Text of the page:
Alerting on read-only filesystem errors

Troubleshooting filesystem issues can be a complicated task, and it is made almost impossible if the system is unable to create logs or if you're unable to access the logs.

There are few instances in which this might occur. This article will focus on a specific instance: when the file system is remounted as read-only.

Read-only Filesystem Issue / Errors

By default, Linux will mount the filesystems as read+write, but some times, due to failures, they can be automatically remounted as read-only. When that happens, well, you can only read your files, not write to them.

There a couple of different reasons why an issue like this might occur. One of the more common reasons is when the system boots after a crash (or loses power) where it is unable to shutdown correctly. The system will try to auto correct during boot, but if it is unable to do so, it will mount in read-only mode.

A real-world example might be if your hosting provider has an infrastructure failure. Your servers come online, but all of a sudden the file-system is in a read-only mode.



Working with Read-only Filesystem Logs

Building on the above scenario, let's assume your server filesystem is in read-only mode. What do you do? How do you identify that is what is happening?

First, keep an eye out for "cannot create file: read-only file system" warnings in terminal. Such an example might occur if you try to do something like this:

root@test-server:~# tail /va-bash: cannot create temp file for here-document: Read-only file system
-bash: cannot create temp file for here-document: Read-only file system


This is a good indicator that a problem exists. A good way to confirm is by trying to touch a file to see if works:

root@test-server:~# touch test
touch: cannot touch 'test': Read-only file system


If it does not allow you to create the file you know where the issue is, you're likely working a read-only file system issue.

Anther way to test is using mount. You can type the command "mount" and the output will give you something like this: , you can confirm if the server is in read-only (ro) mode:

# mount
..
/dev/sda4 on / type ext4 (ro,relatime,data=ordered)


In the entry above you see the reference to ro which is the abbreviation for read-only.

Solving the issue can be as simple as rebooting the server, but if that does not work you will have to investigate further.



Leveraging Logs to Detect Read-only file system Errors

Once your server is stuck in the read-only mode, new logs will not be written to the server, but they can be sent remotely via syslog. You can also see the logs up to the point of the read-only setting.

A great tool to use in a situation like this is dmesg, a local command on most linux machines that prints the message buffer of the kernel. By running the following command we are searching for the file system (i.e., sda4) and associated log entries:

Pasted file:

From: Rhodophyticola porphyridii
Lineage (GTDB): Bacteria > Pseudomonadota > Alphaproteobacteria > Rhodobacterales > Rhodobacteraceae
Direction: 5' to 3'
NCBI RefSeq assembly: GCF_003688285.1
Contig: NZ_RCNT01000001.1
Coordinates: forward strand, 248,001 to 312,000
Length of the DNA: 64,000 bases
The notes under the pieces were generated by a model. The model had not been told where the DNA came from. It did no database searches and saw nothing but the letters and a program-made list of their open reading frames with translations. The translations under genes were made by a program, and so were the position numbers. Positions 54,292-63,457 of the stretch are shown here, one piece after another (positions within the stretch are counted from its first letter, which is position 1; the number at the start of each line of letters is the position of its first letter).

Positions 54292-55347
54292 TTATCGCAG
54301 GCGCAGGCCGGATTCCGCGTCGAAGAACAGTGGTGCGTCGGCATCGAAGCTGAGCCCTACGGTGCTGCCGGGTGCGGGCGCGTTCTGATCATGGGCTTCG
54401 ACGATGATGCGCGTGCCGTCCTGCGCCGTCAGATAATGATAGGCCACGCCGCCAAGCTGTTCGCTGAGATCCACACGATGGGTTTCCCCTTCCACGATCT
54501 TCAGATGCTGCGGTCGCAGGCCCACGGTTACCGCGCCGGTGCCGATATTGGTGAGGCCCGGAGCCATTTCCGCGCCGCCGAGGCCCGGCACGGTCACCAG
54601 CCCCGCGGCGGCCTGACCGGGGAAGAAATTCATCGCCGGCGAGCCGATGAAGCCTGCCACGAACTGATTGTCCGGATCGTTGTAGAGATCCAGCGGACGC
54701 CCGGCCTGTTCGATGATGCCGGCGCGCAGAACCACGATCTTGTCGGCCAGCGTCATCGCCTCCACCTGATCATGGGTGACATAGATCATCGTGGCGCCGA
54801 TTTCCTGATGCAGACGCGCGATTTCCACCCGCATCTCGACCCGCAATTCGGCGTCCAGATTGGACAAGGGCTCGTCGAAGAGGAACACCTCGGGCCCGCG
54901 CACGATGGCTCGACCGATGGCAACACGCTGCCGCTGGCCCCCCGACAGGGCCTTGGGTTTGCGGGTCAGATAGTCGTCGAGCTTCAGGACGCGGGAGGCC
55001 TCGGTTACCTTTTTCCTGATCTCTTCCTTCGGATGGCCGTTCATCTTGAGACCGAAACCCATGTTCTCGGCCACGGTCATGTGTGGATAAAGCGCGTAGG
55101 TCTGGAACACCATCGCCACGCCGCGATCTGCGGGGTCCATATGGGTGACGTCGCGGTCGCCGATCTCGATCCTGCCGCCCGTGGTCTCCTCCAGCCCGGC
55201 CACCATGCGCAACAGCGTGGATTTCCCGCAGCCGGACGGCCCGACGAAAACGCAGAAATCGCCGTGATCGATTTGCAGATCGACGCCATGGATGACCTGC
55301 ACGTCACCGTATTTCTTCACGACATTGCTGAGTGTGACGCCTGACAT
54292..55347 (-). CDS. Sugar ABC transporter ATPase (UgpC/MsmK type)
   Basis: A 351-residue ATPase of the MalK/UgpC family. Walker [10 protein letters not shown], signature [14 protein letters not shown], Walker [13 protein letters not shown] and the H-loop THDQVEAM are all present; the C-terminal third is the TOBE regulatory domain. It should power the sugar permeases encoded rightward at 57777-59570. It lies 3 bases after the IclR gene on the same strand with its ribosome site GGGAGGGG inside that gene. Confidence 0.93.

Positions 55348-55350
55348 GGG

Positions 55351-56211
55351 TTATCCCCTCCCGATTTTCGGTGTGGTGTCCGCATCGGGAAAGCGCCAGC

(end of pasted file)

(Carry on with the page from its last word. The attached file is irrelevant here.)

# dmesg |grep sda4
[ 4.259651] EXT4-fs (sda4): recovery complete
[ 8.118360] EXT4-fs (sda4): Couldn't remount RDWR because of unprocessed orphan inode list. Please umount/remount instead


Here we see that a recovery occurred and after rebooting the the filesystem was not able to mount because of unprocessed inodes.

Be aware that if you're only looking at the kernel log file (like the kern.log):

kern.* -/var/log/kern.log

You might not see the entries provided by dmesg. Dmesg stores it in a different buffer, still allowing you to see the errors. If you have remote syslog, you would also be able to see them on your central logging server.

As you search for your file system (sda4) in our example, you will find different errors about mounting or unmounting. This provides guidance on what you should be looking at next. In our example, the error was unprocessed orphan inode list, which failed to remount as read and write (RDWR).



Solving read-only issues with fsck

If you have unprocessed inode orphans, like in the example above, you can run fsck, a system utility, (even on a live system) to recover the file system:

Here is an example of what that might look like:

# fsck /dev/sda4
fsck from util-linux 2.31.1
e2fsck 1.44.1 (24-Mar-2018)
/dev/sda4 contains a file system with errors, check forced.
Pass 1: Checking inodes, blocks, and sizes
... Deleted inode 26738700 has zero dtime. Fix? yes
Pass 2: Checking directory structure
Entry 'f83b126d6b9ac1a47067fa292b35f63c' in /etc/nginx/.../c/63 (24773501) has deleted/unused inode 24871392. Clear? yes
Fix? yes
/dev/sda4: ***** FILE SYSTEM WAS MODIFIED *****
/dev/sda4: ***** REBOOT SYSTEM *****
/dev/sda4: 1021146/28262400 files (0.4% non-contiguous), 11715400/113048832 blocks


Once recovered, you can reboot and start working on your server again.



Importance of Remote Logging

This experience highlights the importance of remote logging in your server maintenance / security strategy. A crash that switches your filesystem to read-only should be categorized as a high priority issue but if it's not able to write to the logs because it is read-only an organization can suffer serious availability issues for prolonged hours before someone identifies the issue.

In the scenario above we had to use dmesg to pull entries from the kernel buffer because the system was no longer writing to kern.log. Alternatively, had remote logging been enabled you would be able to use your remote log management platform to identify and notify on critical issues like this one (e.g. remount RDWR because of unprocessed orphan inode list).

Another great example of the importance of having an effecting logging strategy in place for your infrastructure.





Posted in   logs   logs-to-watch     by trunc_team

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